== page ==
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blackbeen

Questions regarding bisque

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Hello,

I've spent all of my recent free time perusing every page.  I have absorbed an incredible amount of information that directly addresses things I've been stumped by and also answering questions that I didn't even realize I had.

 

For now, 2 questions regarding bisque firing:

 

I am using a small electric test kiln and doing various types of small items (pendants, ceramic light switches, garden art designs, etc.)

 

I'm confused whether I need to prop the lid open a bit during an initial hour or two of firing for vapor release?

 

What difference does it make whether I do a "fast" or "slow" firing?

 

Thank you!

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Lid open or shut?  If you ask 12 potters, you will get 13 different answers.  Neither of the kilns I use will allow me to start firing without the lid being shut and a safety device activated.  So I have to fire with the lid/door shut.

Fast or slow?  I use slow if ware is not ABSOLUTELY bone dry.  I use fast when the ware has been sitting around in the summer for a while, and I know it is really dry.  Remember that ware does not blow up because it has air bubbles, it blows up because the water heats and expands.

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If your kiln has a pyrometer and a controller which it sounds like your kiln does (based on the fast/slow commentary) then you should fire with the lid closed, always.  It is common practice on a manually controlled kiln, with a kiln sitter/switches, to leave the lid open during the initial part of the firing. This is done because with switches you get a constant amount of heat from your elements, and even with only one switch on, it is possible that it could get over the boiling point of water (212*F) potentially damaging your wares inside. By cracking the lid by 1-3" this would allow the kiln to dry out the remaining moisture in your pots, but also not get too hot by allowing heat to escape. When I was taught in school to fire we would leave the lids cracked by a couple of inches and only the bottom switch on LOW overnight, and in the morning the lid was closed and then the firing would continue.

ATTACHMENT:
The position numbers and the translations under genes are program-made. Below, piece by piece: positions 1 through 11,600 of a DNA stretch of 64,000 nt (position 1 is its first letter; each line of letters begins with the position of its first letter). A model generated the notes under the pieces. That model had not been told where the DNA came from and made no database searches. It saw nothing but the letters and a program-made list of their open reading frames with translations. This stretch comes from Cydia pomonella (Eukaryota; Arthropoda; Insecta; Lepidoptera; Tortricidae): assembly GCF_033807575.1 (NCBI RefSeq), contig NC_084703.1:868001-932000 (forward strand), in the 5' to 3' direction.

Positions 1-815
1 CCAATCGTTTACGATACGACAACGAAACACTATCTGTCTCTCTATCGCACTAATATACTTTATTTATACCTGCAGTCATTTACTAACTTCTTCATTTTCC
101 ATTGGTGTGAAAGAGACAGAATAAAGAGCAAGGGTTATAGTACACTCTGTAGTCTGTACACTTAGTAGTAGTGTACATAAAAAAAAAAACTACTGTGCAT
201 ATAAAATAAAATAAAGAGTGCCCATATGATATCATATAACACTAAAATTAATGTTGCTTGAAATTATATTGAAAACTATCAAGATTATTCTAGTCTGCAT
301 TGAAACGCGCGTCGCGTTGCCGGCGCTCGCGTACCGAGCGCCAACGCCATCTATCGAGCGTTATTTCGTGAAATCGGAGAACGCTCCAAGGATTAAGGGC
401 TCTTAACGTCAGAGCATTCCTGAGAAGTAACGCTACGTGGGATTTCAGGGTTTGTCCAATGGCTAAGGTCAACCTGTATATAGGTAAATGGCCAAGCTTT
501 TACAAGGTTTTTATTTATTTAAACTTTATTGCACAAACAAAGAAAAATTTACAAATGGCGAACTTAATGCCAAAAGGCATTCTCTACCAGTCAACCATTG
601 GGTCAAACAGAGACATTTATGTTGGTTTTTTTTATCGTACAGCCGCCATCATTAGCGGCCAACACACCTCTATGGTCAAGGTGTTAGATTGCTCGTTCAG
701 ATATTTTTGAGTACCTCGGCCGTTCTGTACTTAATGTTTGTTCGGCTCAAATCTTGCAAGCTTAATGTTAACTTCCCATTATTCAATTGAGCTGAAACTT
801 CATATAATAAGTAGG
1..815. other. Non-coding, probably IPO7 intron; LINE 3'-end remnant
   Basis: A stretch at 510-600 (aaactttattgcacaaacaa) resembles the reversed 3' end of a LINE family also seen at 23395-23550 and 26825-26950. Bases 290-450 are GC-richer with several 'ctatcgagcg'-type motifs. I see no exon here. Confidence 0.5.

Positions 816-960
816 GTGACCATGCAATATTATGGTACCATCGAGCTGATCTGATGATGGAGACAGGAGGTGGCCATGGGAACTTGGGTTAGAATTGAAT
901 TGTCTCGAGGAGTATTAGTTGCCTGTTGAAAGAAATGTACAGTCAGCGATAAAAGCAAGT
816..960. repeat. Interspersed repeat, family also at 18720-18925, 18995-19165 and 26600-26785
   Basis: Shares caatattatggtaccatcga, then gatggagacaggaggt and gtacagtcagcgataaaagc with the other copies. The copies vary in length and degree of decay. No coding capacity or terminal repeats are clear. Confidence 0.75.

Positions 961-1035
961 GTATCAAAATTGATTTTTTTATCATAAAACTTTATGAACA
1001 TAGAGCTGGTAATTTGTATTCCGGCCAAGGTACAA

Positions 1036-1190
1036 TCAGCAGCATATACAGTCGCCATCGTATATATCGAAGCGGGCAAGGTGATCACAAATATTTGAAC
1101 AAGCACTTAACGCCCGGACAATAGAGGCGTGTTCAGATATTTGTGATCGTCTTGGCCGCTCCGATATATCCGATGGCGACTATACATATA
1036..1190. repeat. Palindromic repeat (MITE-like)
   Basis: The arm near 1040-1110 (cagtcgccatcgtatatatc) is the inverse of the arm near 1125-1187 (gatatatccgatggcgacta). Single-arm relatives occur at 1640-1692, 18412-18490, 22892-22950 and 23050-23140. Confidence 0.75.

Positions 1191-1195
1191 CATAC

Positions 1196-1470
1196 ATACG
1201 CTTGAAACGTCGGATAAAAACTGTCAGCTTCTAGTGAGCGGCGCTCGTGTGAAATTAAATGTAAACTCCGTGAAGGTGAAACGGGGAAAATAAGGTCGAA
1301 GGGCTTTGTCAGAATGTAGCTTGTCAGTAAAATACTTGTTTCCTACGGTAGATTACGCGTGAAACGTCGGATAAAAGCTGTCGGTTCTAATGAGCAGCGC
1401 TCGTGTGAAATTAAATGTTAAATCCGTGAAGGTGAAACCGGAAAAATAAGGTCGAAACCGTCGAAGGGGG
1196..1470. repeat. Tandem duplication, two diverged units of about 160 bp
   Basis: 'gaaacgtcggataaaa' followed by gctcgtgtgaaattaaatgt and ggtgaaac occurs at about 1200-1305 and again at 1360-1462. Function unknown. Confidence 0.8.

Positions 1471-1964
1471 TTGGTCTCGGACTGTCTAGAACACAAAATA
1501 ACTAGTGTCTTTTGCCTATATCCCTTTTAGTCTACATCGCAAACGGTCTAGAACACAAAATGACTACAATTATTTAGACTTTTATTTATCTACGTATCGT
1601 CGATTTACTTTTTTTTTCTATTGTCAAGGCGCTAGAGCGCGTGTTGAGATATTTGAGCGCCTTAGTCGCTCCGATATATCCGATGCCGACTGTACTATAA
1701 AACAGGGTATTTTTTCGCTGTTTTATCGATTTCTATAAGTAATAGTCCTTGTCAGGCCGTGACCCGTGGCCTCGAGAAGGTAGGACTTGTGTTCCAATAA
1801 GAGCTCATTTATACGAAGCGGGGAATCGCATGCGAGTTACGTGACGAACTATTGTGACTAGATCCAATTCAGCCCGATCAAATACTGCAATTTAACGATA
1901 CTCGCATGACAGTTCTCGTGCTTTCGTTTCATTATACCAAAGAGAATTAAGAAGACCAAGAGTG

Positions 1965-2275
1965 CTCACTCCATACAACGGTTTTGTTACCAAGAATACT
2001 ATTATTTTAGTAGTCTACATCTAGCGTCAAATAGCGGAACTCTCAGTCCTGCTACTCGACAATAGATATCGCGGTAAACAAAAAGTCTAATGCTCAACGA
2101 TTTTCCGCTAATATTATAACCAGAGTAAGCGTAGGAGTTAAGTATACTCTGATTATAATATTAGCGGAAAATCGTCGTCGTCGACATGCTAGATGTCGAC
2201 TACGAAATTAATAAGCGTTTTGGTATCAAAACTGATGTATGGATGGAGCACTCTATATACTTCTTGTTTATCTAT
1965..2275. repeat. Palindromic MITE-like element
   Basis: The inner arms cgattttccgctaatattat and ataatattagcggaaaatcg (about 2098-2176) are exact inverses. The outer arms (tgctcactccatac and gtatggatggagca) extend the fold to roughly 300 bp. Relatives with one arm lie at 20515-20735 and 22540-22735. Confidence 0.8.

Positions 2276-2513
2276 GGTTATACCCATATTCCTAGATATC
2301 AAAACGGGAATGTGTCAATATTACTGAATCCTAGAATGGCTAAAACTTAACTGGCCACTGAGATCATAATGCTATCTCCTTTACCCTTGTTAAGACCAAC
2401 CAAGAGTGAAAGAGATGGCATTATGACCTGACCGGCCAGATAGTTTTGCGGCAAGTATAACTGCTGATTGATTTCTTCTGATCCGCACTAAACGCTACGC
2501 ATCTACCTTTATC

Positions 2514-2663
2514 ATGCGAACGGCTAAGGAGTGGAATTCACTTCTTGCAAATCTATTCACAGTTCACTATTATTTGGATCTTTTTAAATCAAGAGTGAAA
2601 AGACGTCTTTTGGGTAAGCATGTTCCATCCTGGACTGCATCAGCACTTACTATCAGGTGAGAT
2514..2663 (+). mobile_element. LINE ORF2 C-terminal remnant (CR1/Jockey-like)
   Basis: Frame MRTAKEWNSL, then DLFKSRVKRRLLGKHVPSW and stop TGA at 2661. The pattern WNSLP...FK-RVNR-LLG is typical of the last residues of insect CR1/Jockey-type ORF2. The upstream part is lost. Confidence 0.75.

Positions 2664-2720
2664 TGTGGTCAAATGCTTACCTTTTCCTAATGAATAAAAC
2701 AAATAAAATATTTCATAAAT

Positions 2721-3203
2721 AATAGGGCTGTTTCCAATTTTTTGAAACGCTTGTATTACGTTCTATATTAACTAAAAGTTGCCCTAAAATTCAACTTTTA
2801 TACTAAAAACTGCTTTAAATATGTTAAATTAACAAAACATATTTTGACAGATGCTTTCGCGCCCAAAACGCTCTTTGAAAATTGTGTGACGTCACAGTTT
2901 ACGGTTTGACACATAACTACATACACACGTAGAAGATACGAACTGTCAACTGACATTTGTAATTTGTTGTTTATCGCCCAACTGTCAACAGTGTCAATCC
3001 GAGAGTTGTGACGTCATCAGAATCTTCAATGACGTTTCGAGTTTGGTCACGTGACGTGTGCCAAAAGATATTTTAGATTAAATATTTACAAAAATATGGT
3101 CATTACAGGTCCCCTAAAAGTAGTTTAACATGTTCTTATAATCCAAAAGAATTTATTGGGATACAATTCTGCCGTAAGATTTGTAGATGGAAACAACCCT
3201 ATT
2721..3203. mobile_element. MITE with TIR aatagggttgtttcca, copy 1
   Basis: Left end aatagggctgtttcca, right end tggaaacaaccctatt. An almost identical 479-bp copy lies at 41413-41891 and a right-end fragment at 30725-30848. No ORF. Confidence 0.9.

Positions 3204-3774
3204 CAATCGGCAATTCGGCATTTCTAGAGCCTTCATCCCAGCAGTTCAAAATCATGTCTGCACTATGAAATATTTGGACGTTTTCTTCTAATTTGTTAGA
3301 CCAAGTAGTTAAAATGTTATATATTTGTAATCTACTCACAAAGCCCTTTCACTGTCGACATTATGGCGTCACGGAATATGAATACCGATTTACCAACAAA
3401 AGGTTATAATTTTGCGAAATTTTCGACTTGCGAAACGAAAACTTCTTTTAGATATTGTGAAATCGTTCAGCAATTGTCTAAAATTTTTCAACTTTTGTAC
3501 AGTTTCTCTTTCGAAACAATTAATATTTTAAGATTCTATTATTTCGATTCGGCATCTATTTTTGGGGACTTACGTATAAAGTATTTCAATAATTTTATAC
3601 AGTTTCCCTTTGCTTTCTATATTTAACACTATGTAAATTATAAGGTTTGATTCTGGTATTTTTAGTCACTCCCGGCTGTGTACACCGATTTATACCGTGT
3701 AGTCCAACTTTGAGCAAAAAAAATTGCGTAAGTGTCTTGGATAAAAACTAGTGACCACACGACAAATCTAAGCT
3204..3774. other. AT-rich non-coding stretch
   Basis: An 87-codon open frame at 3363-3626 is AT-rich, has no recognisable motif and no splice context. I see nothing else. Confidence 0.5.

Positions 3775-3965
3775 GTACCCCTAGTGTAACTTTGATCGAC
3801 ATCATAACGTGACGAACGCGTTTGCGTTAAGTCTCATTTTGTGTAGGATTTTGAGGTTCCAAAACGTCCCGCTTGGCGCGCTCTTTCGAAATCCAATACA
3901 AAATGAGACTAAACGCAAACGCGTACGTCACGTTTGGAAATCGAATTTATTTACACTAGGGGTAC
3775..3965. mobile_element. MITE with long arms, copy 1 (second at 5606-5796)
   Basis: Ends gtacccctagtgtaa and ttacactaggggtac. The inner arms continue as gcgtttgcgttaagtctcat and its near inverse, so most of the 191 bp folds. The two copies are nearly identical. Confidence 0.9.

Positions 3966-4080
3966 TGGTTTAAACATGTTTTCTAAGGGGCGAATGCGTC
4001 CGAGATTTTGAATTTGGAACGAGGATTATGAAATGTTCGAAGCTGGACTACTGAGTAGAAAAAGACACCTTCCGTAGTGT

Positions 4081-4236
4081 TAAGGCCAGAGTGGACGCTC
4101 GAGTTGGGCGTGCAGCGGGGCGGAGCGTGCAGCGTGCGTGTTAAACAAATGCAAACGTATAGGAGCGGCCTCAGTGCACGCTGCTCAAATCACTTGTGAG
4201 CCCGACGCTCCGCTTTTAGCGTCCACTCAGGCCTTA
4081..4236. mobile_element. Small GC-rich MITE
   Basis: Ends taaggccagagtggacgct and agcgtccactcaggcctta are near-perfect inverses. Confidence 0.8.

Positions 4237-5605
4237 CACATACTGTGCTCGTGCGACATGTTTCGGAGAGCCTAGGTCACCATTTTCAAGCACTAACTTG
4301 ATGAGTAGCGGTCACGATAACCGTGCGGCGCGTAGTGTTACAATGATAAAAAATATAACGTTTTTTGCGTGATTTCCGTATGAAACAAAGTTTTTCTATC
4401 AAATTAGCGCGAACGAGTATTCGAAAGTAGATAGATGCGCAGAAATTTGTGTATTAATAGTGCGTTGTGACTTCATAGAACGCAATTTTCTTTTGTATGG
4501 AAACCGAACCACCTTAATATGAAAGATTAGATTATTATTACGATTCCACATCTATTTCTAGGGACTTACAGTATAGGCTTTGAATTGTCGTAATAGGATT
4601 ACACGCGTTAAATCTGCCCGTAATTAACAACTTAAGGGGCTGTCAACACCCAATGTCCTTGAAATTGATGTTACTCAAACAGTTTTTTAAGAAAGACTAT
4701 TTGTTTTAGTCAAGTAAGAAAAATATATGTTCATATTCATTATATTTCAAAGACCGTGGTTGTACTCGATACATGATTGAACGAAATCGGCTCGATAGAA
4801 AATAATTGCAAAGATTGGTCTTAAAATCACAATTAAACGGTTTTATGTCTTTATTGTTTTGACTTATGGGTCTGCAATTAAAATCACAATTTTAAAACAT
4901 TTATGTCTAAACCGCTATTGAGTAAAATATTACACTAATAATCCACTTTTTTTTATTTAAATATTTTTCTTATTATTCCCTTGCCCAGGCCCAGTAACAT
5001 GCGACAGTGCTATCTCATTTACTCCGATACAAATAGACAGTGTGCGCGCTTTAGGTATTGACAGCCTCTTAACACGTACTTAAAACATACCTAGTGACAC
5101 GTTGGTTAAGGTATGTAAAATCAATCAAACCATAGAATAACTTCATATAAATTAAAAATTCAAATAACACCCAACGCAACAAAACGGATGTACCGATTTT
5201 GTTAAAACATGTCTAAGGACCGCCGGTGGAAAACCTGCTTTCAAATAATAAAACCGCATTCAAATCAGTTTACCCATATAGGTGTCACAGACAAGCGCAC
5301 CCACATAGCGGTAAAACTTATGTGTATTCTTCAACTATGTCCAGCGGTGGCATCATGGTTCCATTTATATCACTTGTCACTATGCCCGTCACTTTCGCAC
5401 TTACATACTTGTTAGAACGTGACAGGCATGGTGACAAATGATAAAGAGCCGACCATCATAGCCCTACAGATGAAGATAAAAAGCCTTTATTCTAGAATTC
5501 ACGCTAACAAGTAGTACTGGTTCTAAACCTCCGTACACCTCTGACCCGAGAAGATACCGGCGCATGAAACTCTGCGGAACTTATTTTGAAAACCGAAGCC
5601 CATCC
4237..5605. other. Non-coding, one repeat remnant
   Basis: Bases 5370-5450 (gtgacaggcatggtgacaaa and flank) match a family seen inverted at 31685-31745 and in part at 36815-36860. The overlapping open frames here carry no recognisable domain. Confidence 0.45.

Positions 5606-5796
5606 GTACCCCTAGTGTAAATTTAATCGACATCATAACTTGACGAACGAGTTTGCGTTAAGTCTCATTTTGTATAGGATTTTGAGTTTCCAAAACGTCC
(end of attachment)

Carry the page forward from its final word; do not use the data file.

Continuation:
Kilns with controller sense the temperature in the kiln via a pyrometer which is basically a thermometer that is plugged into your kiln's computer.  Every time the kiln closes the relays (the "click" of the kiln going off/on) it is sending current through your elements which generates heat. The computer senses how much heat is in the kiln and adjusts the amount of on/off cycles to keep the temperature within the selected firing program's range. Essentially, it wont allow your kiln to get too hot, too fast, unless it malfunctions. IF you were to leave the lid open on a computer controlled kiln, the heat escapes from the top, the pyrometer cant tell the temperature properly, and it may leave the circuit on your elements closed, building very hot zones around your pots which may blow up because they got too hot too quick.

  Some folks like to leave the top spy hole open until they've gotten above 300* or so, when the physical water in your clay has been smoked off, and some even go longer until the clay has completely gone through the burnoff stage. The idea being that there is enough oxygen entering the kiln to allow proper combustion of the the organic materials, and enough ventilation to allow those materials to escape. Personally, since leaving college Ive never owned an electric kiln which was so tight sealing that there wasnt enough oxygen entering my kiln through all the little cracks/gaps. If you were bisque firing in a gas kiln this would be a different story.

   To sum it up; if your pots ain't dry, then go slow, if they are dry, then go faster. Leave the lid closed on a computer controlled kiln. Leave your plugs in the kiln during the firing unless your kiln is super tight, and then maybe leave one peep out until youve gained color in your kiln.

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